The run-up to Attorney General William Barr’s news conference regarding the release of Special Counsel Robert Mueller’s report on the conduct of President Donald Trump suggested it was just one component part of a busy news day, something close to business as usual. And the broadcast — in which Barr stormily defended the President as not merely not cleared of collusion charges, but also the victim of an overzealous process — suggested that initial take was right. In presenting at some length and with heightened tone his thoughts on a document that would shortly be widely available, Barr ended up looking not dissimilar from White House Press Secretary Sarah Huckabee Sanders. He was a relentlessly on-message cheerleader. From his statements, one can impute much about the President’s state of mind but little of substance. It was a last-ditch attempt to control the conversation before the report goes public and can be read by anyone, from any angle.
All three broadcast networks opened their morning news programs with mention and brief discussion of what lay ahead, but all three had concluded that conversation within the first 10 minutes of the broadcast. “Today” pivoted to a weather report, “Good Morning America” to a story of a cave rescue, and “CBS This Morning” to a look at North Korea’s weapons test. Even within the 10 minutes of speculation about what lay ahead, the broadcasts seemed vaguely nonchalant, avoiding hyperbole about a press conference that seemed unlikely to shed much new light on the long slog of the Mueller investigation, and the subsequent release of a document that will take time to read and digest. “Lots of questions,” “Today’s” Savannah Guthrie mused towards the end of her coverage. “We’ll see how many will be answered today.” By the time the 9 o’clock hour began, “Today” was promoting not Barr — although NBC, like all broadcast networks, cut into coverage to air the news conference live — but the story of “two high school sweethearts who lost love and found it again.”
On cable, of course, the discussion rolled on, but even there, there was something short of the typical enthusiasm applied to matters of seeming consequence. “People expecting fireworks are going to be disappointed, aren’t they?” MSNBC’s Joe Scarborough asked at 7:12 a.m. This is the sort of question one generally avoids when trying to keep an audience captive for hours (the Barr presser wasn’t to begin until shortly after 9:30 a.m.) matters little, as Scarborough surely knows: The core MSNBC audience was watching, regardless. (And all three cable networks, even, found time for other topics, with MSNBC and CNN airing interviews with 2020 Democratic presidential candidates and Fox News airing human-interest briefs on Rob Gronkowski and violent crime.)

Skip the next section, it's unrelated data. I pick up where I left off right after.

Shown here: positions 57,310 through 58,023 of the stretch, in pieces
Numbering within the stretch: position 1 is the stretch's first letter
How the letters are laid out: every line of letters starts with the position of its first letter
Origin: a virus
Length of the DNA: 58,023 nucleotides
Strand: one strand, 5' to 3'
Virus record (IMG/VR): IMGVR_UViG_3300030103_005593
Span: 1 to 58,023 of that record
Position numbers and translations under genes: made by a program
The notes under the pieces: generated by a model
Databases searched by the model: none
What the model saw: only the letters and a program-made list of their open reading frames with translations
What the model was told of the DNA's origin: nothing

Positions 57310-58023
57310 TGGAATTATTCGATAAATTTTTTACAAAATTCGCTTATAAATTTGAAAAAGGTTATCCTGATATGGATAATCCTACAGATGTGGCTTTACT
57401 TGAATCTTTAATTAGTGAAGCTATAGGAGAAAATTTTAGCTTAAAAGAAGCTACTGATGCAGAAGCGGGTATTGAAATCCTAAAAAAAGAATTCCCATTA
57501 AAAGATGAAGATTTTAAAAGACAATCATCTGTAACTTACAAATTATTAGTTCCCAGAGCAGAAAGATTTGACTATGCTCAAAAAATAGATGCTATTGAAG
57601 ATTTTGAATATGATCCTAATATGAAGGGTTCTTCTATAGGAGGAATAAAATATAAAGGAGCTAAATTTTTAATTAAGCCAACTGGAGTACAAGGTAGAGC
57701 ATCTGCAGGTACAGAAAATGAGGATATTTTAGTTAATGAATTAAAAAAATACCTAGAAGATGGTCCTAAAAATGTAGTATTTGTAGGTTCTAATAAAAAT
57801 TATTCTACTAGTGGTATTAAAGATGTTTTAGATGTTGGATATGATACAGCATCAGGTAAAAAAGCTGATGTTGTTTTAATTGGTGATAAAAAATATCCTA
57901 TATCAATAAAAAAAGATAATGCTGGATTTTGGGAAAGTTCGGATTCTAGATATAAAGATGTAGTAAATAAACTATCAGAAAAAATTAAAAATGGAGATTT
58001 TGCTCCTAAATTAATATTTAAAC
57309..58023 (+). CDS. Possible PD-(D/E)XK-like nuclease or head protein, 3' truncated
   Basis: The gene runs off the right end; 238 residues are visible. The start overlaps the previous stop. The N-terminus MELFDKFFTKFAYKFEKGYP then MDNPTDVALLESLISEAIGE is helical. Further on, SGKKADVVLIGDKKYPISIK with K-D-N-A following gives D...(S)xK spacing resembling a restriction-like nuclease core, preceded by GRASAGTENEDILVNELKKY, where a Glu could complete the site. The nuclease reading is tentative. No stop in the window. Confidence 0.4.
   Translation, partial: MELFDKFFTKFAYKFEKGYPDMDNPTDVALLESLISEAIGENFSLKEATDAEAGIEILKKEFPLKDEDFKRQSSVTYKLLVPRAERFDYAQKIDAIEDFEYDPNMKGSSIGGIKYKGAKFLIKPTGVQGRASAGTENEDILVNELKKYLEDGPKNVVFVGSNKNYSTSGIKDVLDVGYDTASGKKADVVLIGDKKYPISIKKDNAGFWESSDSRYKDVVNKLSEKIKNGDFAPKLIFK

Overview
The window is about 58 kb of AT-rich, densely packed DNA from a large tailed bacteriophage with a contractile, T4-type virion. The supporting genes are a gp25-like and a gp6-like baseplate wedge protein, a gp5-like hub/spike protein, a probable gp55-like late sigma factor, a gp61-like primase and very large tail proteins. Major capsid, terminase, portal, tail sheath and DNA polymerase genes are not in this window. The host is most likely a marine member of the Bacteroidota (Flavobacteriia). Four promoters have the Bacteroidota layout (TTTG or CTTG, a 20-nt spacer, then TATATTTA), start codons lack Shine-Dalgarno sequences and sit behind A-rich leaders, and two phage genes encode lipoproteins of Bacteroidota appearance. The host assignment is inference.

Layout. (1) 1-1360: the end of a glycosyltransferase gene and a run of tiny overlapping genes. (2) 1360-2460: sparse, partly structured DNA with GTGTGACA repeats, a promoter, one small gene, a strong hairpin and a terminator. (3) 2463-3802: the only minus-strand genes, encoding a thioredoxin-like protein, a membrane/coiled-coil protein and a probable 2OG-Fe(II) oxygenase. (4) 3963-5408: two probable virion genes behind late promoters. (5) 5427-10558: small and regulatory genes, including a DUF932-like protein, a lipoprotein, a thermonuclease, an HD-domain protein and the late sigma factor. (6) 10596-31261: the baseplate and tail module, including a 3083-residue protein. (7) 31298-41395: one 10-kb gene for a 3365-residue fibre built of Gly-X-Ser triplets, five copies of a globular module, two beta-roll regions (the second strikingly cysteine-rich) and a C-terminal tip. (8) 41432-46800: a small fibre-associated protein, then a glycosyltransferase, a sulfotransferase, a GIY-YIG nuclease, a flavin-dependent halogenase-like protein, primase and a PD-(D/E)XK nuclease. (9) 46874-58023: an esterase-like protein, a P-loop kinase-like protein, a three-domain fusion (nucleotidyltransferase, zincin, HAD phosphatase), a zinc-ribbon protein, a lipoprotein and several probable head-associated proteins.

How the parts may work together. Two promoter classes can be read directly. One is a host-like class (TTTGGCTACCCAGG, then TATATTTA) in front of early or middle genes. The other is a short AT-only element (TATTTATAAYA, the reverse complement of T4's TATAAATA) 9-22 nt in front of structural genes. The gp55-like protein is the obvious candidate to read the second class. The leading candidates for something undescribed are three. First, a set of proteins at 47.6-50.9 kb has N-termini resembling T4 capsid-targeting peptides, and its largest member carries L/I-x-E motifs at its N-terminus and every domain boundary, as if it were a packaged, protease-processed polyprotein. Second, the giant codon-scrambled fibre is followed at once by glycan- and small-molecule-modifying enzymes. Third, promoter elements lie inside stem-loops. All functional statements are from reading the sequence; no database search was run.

Of course, there were countdown clocks, featured by both CNN and MSNBC over footage of an empty podium, but they felt somewhat unmotivated. The typical tricks of major breaking news coverage — including CNN’s split-screens and vast tables — were stymied by the fact that there was little to say about a conference reiterating Barr’s summation of a document no one had yet read. Only Fox News seemed to be having fun with the day, in their particular way, setting up a pre-emptive defense of Barr and asking why Democrats “are trying to paint him as some kind of lackey of the president.” A clip of liberal California congresswoman Maxine Waters, a frequent Fox News target, was used as an example of anti-Barr hysteria.
Barr had certainly given Fox News a heaping helping of red meat. Speaking in the President’s tongue — as tends to happen over time to all in his orbit — the A.G. repeatedly summarized easily comprehensible statements even more simply: “Put another way, the report found no collusion.” Or, later: “In other words, there was no evidence of the Trump campaign’s collusion.” (He did note that Mueller examined 10 cases of possible obstruction, a detail that was less foregrounded than the simple “no collusion” headline he kept returning to.) Flanked on one side by a blank-looking deputy A.G. Rod Rosenstein, Barr adopted a tone of preacherly piety as he said that the news of Trump’s exoneration “is something that all Americans can and should be grateful to have confirmed” — a remark whose passive-aggressiveness was only confirmed by the open aggression of the rest of his address. If Barr believed that all Americans would be put at ease by his interpretation of the report, he might have put less effort into defending the President on the President’s preferred terms. If it is coincidence that, immediately after Barr repeatedly used the term “no collusion,” the President tweeted a “Game of Thrones” meme featuring the phrase, it is only in that Barr has so thoroughly absorbed Trump’s manner of speaking that parallel thinking becomes not just possible but likely.
No wonder, then, that the networks were reluctant to push coverage of the event, that their hands seemed almost tied by the fact that it was of great public interest. Barr, in having his say before the report’s release, exerted a last bit of control over how it will be read. The challenge for networks the rest of this day will be to take their time to actually read what the report says, and to discuss it within its own context and not the one that Barr created through his widely disseminated perspective. TV news outlets would be wise to allow the report itself, and not one high-profile reader, have the last word.